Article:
the original engineer has been in on the process. Every Steely remaster
is a very good buy. I had my copy come in at $8.99 plus tax. Better than
the retailer in downtown Toronto....again! If you are going to build a
Steely Dan collection, include this. You can bet "Your Gold Teeth" it's
worth it. Because I combined with another disc, shipping was on the house...
4.0 out of 5 stars Damn Good,
This review is from: Countdown To Ecstasy (Audio CD)Dan heads are gonna hate me for saying this, but I don't think this is their best. I prefer the 1st album and the ones immediately following this, but there are some seriously unmatched moments here. "Bodhisattva", "Razor Boy", "King of the World", "Boston Rag" all carry an aura that has not been equalled by anyone since. The only reason that I am not giving this a 5, well there's two of them:
1. The MASS exposure of the two songs on each and every one of their compilations and on classic rock radio. You know which ones I'm referring to. Hint: I didn't name them in the 1st paragraph. If you don't know....
GO BUY THE ALBUMS AND DO YOUR HOMEWORK!!!!!
2. I'm not big into "Pearl of the Quarter", which boasts a New Orleans- influenced sound that Becker and Fagen chose not to revisit.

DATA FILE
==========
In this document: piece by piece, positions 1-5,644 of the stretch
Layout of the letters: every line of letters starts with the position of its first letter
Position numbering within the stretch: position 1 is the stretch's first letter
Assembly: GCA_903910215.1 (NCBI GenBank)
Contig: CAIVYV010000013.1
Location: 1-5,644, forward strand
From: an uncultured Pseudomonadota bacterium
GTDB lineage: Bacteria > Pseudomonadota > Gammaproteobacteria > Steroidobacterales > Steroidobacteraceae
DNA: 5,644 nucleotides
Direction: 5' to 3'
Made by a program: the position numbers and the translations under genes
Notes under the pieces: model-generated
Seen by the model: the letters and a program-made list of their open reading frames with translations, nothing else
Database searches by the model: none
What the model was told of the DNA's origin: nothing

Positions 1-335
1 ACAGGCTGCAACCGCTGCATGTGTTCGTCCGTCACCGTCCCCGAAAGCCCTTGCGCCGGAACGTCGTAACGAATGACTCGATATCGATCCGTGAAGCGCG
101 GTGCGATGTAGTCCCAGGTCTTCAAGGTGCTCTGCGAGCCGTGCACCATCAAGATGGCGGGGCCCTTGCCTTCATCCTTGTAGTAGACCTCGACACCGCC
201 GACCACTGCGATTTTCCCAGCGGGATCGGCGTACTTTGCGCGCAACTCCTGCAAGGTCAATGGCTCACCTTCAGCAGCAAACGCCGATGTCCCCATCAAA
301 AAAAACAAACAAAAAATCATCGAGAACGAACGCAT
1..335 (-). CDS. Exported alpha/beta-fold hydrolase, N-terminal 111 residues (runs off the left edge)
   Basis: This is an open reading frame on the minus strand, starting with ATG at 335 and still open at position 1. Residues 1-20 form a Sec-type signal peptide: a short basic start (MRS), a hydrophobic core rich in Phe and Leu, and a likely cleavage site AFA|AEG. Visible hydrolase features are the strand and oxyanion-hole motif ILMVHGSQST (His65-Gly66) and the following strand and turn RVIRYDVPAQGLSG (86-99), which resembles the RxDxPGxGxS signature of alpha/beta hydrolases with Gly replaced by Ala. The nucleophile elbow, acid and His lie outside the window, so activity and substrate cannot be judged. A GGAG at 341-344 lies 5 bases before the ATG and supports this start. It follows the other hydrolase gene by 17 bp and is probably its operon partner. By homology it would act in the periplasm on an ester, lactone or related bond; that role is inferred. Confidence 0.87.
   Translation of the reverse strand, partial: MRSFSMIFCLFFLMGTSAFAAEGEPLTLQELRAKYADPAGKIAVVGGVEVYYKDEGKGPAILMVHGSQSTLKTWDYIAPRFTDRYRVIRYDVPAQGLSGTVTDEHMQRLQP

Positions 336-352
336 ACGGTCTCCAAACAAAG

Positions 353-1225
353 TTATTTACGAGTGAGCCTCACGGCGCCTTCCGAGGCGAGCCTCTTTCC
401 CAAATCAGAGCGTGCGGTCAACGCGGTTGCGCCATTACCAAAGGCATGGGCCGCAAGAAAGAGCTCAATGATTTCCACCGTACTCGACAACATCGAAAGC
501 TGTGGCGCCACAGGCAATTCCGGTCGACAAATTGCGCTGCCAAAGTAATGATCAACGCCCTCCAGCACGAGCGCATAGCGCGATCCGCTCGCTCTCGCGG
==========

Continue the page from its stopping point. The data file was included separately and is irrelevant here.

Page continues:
But the Dan sounds like a rock band for the first and only time on this album, and if you want a good portrait of why they became a staple on rock radio then and now, one spin will reveal all the reasons. How can any true rock fan live without those four songs I mentioned earlier???? Can you write a song as complex as "Boston Rag"? Can you play Denny Dias' guitar parts on "Bodhisattva"? I SERIOUSLY DOUBT IT.
NOTE: IF YOU LIKE THIS AND "PRETZEL LOGIC", YOU NEED, AND I WILL EMPHATICALLY RESTATE, NEED RECORD PLANT '74. GO FIND IT.
5.0 out of 5 stars One of my lifetime 5 favorites,
This review is from: Countdown To Ecstasy (Audio CD)Just listen people, I have been listening to this album since it came out and beleive you me, there have been very few since that can even come close. The writing, the musicianship, the passion! When you compare this album to the (c)rap being marketed these days, you can see why it is still selling well!!
5.0 out of 5 stars The Right Balance!,